This, by the way, is a crucial lesson for entrepreneurs: Sometimes the business you think you’re in isn’t actually the one the market wants or needs. But I digress. 

Around the same time, I started experimenting with passive real estate investing. I began with small amounts in most of the major real estate crowdfunding platforms and wrote about my experiences. Then, I started testing out private equity real estate syndications (fancy words for “group investments”). 

I didn’t love the high minimum investment real estate syndications required. I wanted to diversify and spread smaller amounts across more properties and markets. 

Then it hit me: I had people clamoring to go in on real estate investments with me. What if we all went in on a syndication deal together?

So we did. And we liked it so much, we started going in on deals together every month as a form of dollar-cost averaging. Later, we opened it up to the public as an investment club. 

Deferring Taxes Without a 1031 Exchange

Many people get into real estate investing for the tax advantages, at least in part. 

As I gained more experience investing in real estate syndications, I was pleasantly surprised to discover the “lazy 1031 exchange.”

Active investors can defer capital gains taxes on income properties with a 1031 exchange. But they come with a lot of hoops to jump through—hiring a qualified intermediary to hold your money and file your paperwork, declaring a replacement property within 45 days of selling your old property, closing on the new property within 180 days, and so forth.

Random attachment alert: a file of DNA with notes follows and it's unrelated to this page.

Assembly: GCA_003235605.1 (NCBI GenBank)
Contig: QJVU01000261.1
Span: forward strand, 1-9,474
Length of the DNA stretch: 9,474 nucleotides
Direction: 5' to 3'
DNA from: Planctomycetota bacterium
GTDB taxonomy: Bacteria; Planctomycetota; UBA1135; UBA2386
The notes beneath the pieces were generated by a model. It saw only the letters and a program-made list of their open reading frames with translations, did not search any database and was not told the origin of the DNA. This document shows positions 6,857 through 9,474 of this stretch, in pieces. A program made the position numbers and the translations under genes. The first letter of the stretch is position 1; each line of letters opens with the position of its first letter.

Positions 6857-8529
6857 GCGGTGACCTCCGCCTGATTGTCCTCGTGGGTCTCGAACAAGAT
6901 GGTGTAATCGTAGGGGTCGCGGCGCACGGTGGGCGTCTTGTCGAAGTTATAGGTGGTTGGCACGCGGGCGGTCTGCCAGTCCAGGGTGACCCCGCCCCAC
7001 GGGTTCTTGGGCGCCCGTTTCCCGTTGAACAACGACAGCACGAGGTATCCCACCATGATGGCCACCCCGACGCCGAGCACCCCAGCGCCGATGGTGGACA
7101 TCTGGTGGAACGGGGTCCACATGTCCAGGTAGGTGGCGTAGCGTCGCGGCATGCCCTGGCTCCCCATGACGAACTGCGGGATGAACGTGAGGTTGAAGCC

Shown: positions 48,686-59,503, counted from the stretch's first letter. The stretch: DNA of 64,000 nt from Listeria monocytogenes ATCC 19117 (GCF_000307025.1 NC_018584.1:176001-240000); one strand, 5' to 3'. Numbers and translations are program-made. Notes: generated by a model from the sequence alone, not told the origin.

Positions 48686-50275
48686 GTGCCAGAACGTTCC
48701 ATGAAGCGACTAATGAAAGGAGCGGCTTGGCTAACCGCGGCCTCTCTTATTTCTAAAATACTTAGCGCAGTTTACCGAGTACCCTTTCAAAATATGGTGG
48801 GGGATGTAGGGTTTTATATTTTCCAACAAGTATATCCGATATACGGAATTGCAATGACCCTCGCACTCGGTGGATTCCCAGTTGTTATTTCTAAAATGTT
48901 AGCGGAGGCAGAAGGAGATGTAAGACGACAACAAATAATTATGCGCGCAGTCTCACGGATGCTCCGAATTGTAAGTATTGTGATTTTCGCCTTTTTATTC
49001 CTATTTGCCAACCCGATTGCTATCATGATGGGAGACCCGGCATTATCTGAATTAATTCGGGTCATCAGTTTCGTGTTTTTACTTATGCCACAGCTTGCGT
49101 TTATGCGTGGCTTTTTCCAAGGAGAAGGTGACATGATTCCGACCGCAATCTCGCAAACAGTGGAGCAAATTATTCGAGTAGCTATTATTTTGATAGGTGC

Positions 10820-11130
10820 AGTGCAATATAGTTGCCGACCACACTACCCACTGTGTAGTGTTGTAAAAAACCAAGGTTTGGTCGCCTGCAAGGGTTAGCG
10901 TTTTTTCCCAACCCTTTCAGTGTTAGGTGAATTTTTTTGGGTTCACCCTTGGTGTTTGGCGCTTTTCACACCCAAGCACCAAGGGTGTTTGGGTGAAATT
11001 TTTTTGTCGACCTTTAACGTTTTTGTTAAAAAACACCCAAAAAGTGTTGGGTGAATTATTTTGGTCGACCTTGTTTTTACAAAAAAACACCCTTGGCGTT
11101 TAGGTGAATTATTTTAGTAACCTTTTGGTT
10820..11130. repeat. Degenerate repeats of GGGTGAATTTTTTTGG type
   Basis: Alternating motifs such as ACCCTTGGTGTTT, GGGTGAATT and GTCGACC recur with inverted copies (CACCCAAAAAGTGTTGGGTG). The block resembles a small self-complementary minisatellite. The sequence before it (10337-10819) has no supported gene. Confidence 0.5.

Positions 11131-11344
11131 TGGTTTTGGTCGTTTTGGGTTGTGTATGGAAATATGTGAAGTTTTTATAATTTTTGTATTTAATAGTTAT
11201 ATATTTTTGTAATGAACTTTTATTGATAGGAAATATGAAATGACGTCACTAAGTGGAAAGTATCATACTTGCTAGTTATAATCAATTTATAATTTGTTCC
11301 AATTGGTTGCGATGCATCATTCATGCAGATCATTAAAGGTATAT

Even when I lived in the States, that struck me as too much work, so I never did it. 

With passive investments in syndications, all you have to do is reinvest your proceeds from an old deal into a new one. Hard stop. 

The depreciation from the new deal shows up as a loss on your tax return, which you then use to offset your capital gains from the property that sold. It’s that easy. 

This fits my new hands-off investing strategy perfectly as an expat. 

We’re All Busy—Who Wants Another Job?

In my 20s and 30s, I put up with all the nights and weekends wasted, futzing with rental properties. But becoming a dad, an expat, and a busy entrepreneur put my priorities in perspective. Why would I want to spend my precious little free time hassling with contractors, tenants, property managers, or city inspectors? 

I’d rather be hiking the Andes with my daughter. Or visiting Chilean wine country with my wife. Or, for that matter, investing the time in growing my business. 

There’s no wrong way to invest in real estate. I have nothing but respect for rental investing. I just don’t want to do it anymore myself when I can get all the upsides (cash flow, appreciation, tax benefits) without the hassles (financing, contractors, repairs, permits, inspections, tenant management, ad nauseam). 

When investors complain that they’re busy and, within the same conversation, say they’re planning on buying another active property, nowadays, I keep my mouth shut about the contradiction. They’re on their own journey to find financial freedom. I’ll keep enjoying mine. 

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Note By BiggerPockets: These are opinions written by the author and do not necessarily represent the opinions of BiggerPockets.